Gene Takagi's Nonprofit Law Blog covered it very well in a recent post, Re-Embracing the Commensurate Test. At the risk of over-simplifying a decision, the IRS examined the activities and governance of a nonprofit and found that they did not match its exempt purpose and took away their tax exemption. The Chronicle of Philanthropy also covered the issue in this article.
It is a complex decision but I recommend reading the actual IRS letter if you want to learn more.
I am such a nerd that even this seemingly arcane matter made me think of a suggestion: Next time you are reviewing your 990 ask the following questions of your auditor or whoever is responsible for your 990.
- "How does this document prove that we deserve to be tax-exempt? Do our program descriptions and financial activity match our stated tax exempt purpose? Who benefited most from the way we spent our resources?"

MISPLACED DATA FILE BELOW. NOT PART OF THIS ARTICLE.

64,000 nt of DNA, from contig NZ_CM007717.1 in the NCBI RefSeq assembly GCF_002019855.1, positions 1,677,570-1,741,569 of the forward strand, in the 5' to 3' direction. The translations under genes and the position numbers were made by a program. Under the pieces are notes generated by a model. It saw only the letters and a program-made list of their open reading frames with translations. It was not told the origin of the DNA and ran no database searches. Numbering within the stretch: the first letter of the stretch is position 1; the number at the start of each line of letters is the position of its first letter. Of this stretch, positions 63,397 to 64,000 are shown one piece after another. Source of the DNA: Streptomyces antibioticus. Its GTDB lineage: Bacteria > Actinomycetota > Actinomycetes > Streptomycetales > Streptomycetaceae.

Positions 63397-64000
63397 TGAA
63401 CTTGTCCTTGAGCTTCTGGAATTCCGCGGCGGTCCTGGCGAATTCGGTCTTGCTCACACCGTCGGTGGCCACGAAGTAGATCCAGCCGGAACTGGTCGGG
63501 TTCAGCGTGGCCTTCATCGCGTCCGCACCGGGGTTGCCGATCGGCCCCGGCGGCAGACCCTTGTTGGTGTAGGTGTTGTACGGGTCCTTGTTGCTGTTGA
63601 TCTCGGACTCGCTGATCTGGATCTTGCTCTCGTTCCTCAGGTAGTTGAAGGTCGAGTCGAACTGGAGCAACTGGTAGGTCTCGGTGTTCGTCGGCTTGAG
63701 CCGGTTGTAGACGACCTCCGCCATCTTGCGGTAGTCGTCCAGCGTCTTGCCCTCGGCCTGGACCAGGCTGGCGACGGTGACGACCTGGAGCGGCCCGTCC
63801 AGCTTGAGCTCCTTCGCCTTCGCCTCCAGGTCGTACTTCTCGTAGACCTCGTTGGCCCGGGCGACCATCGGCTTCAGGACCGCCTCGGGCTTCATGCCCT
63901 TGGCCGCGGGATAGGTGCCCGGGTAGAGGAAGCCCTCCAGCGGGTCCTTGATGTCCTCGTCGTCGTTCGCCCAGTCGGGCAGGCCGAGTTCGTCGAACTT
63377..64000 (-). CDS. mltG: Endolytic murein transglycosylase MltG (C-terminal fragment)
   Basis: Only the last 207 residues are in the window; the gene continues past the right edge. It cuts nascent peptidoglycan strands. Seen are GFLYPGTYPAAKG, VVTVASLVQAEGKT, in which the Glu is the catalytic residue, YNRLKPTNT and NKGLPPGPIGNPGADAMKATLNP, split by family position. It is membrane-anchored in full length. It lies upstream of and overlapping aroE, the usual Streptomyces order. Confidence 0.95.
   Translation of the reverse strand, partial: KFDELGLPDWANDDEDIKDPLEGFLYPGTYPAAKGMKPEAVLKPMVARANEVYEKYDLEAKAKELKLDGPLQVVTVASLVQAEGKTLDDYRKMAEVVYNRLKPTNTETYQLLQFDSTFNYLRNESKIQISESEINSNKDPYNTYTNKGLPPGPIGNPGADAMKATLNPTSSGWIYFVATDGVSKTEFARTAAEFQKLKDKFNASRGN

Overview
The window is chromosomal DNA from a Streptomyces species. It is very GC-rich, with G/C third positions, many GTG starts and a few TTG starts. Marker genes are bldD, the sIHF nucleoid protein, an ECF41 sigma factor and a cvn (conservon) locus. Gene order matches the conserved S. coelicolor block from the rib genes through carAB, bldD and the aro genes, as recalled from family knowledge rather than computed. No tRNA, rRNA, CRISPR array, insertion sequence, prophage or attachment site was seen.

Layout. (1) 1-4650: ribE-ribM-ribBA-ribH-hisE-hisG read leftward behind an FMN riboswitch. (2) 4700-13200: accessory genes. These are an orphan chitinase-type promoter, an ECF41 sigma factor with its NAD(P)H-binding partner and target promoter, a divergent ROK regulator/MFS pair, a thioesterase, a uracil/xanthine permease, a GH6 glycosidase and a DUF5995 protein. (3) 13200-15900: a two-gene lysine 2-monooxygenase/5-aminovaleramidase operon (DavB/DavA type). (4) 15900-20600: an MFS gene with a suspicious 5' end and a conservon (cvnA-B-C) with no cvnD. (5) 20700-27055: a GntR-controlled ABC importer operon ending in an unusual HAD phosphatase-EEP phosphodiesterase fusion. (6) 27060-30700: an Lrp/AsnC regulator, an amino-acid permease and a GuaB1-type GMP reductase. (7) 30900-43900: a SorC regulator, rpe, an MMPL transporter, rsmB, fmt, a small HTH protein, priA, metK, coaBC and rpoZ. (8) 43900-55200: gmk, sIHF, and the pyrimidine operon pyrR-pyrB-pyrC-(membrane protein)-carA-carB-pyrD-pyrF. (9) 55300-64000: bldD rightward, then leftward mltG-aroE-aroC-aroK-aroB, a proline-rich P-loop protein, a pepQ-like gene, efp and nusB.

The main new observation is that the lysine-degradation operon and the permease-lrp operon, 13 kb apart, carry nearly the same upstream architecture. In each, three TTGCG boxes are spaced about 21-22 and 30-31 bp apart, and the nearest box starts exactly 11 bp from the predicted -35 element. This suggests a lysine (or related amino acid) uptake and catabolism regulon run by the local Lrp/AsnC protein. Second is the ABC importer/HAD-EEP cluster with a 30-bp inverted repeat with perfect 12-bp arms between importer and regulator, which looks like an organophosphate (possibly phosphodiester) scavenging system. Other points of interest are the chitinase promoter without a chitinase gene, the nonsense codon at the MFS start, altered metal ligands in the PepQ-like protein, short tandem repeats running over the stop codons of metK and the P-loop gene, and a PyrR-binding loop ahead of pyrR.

Answering those questions is not as easy as it looks. Studying the new IRS Form 990 is a good place to start learning more. Most people may not know that the commensurate test has risen again. Those who do know about this will point out that the chances of it being applied to your organization are slim.
Every nonprofit has an annual opportunity to establish that its tax exemption is deserved. I would hope we all take it seriously. Maybe, if all 990s were complete and accurate, the commensurate test would fade away again. I would have to find a better reason to use the word commensurate.
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